One average wrap

Calories 560kcal
Carbohydrate 52g
Protein 37g
Fat 25g
Saturated Fats 8g
Fibre 4g
Sodium 978mg
=1.5 unbalanced meal

Food Facts

  • The energy content of an average wrap is equivalent to one-and-a-half meals, which means that most wraps are 50% more than we need at any one meal.
  • Wraps are usually  filled with adequate protein but minimal vegetables or salad. Usually only 5% of a wrap is vegetables.
  • In general wraps are too big and contain too much refined, concentrated carbohydrate. Wraps should be the diameter of a side plate, rather than the size of a dinner plate.
  • Sweet-chilli sauce, barbeque and other sauces may be fat-free, but are thickened with refined starches resulting in a high carbohydrate and sugar content.
  • The fat content of most wraps is almost double the recommendation for a healthy meal. What is more, most of the fat is the less beneficial, saturated kind.
  • Eating half a portion of chips with a wrap adds the equivalent energy of another full meal, as well as doubling the already high fat content.


Half a wrap with a large tossed salad and no dressing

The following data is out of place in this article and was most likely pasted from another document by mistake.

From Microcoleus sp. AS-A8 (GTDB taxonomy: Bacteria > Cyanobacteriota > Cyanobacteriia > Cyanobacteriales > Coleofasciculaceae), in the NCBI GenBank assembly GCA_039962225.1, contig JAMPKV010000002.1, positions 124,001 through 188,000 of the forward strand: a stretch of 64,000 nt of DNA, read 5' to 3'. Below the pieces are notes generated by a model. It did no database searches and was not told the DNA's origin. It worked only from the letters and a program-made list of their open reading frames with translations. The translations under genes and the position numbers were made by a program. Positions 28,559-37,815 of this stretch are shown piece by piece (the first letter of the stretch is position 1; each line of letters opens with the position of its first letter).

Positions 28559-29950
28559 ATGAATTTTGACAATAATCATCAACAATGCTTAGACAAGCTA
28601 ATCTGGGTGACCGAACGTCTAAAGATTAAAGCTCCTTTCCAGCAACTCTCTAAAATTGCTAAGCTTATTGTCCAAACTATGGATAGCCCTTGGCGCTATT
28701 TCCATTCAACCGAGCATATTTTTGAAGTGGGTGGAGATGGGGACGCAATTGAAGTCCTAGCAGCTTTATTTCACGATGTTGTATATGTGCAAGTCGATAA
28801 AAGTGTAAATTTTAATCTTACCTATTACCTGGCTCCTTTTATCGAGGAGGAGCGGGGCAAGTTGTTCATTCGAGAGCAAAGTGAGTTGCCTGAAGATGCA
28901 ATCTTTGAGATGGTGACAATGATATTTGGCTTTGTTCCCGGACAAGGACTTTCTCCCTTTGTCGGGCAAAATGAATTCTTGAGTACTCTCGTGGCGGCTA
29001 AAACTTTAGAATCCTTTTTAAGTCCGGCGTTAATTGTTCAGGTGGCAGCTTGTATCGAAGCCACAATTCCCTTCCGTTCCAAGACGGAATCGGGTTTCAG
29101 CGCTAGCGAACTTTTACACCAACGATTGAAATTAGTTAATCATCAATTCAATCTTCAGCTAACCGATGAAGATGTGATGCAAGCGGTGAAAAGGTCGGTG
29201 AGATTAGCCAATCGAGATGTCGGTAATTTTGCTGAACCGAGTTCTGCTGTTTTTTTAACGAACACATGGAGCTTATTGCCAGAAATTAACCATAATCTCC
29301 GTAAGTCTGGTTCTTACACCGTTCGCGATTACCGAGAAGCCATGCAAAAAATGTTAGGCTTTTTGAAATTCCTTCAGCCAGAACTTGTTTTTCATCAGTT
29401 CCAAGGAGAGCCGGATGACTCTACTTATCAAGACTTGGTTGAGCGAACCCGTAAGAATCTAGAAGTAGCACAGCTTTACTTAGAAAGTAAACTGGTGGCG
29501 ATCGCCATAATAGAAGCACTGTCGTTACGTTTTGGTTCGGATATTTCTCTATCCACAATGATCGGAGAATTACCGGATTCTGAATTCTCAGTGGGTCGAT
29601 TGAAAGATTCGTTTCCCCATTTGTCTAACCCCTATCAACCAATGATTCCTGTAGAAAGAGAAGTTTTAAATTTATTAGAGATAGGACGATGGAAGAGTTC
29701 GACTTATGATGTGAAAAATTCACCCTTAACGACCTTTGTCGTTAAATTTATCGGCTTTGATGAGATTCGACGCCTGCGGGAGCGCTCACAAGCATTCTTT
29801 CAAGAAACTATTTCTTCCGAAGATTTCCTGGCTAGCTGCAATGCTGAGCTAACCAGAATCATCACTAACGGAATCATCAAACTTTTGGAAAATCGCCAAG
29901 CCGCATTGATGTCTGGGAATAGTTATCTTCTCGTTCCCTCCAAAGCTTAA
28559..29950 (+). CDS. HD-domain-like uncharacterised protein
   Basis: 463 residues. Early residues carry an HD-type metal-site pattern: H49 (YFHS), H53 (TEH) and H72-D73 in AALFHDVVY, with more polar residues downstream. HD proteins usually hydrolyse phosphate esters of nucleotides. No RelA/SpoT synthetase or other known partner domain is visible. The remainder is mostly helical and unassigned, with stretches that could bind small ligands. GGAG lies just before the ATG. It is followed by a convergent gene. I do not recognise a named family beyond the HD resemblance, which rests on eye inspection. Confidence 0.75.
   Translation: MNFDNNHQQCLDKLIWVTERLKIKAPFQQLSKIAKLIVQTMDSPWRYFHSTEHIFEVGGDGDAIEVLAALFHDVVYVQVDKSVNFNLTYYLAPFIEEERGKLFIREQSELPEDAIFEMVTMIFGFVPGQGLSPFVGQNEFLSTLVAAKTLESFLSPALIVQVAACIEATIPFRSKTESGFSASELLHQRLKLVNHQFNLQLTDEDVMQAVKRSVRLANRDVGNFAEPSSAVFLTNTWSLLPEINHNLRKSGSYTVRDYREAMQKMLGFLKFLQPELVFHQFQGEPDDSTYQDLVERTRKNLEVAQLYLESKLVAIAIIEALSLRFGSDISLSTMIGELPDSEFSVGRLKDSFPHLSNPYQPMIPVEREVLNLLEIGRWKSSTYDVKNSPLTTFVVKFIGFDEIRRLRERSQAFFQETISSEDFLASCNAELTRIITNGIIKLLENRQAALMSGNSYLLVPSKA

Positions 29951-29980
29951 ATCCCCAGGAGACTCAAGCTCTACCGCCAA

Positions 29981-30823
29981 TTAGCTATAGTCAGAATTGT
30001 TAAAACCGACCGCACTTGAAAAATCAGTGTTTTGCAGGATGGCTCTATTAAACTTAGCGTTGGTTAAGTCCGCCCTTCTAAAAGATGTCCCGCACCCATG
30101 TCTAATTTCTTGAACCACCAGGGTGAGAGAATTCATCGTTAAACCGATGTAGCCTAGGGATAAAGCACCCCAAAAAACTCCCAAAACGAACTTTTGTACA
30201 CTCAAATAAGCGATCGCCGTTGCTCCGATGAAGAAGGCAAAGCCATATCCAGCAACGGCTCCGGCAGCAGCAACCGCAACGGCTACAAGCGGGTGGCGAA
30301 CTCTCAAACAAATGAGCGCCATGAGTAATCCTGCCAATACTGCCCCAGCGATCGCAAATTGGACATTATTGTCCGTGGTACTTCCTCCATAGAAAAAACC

Calories 300kcal
Carbohydrate 31g
Protein 20g
Fat 13g
Saturated Fat 4g
Fibre 4g
Sodium 500mg
= 1 balanced meal

Optimising the smart choice

  • To make a balanced meal of a wrap, you will need to share it with a friend or eat only half and include a large French-type salad drizzled with balsamic vinegar or lemon juice.
  • When choosing your wrap, watch out for hidden fats in wrap fillings such as fried halloumi cheese, sausages, bacon, avocado, hummus and mayonnaise-based sauces.
  • Ask for sauces not to be included in the wrap, but served on the side so that you can drizzle on just enough sauce to add flavour, if you choose to do so.

Men’s Corner

Strictly speaking, men should have three-quarters of a wrap with salad served with an oil-free dressing. However, this is not practical so make sure you add a large salad to your wrap without any side order, crips or chips.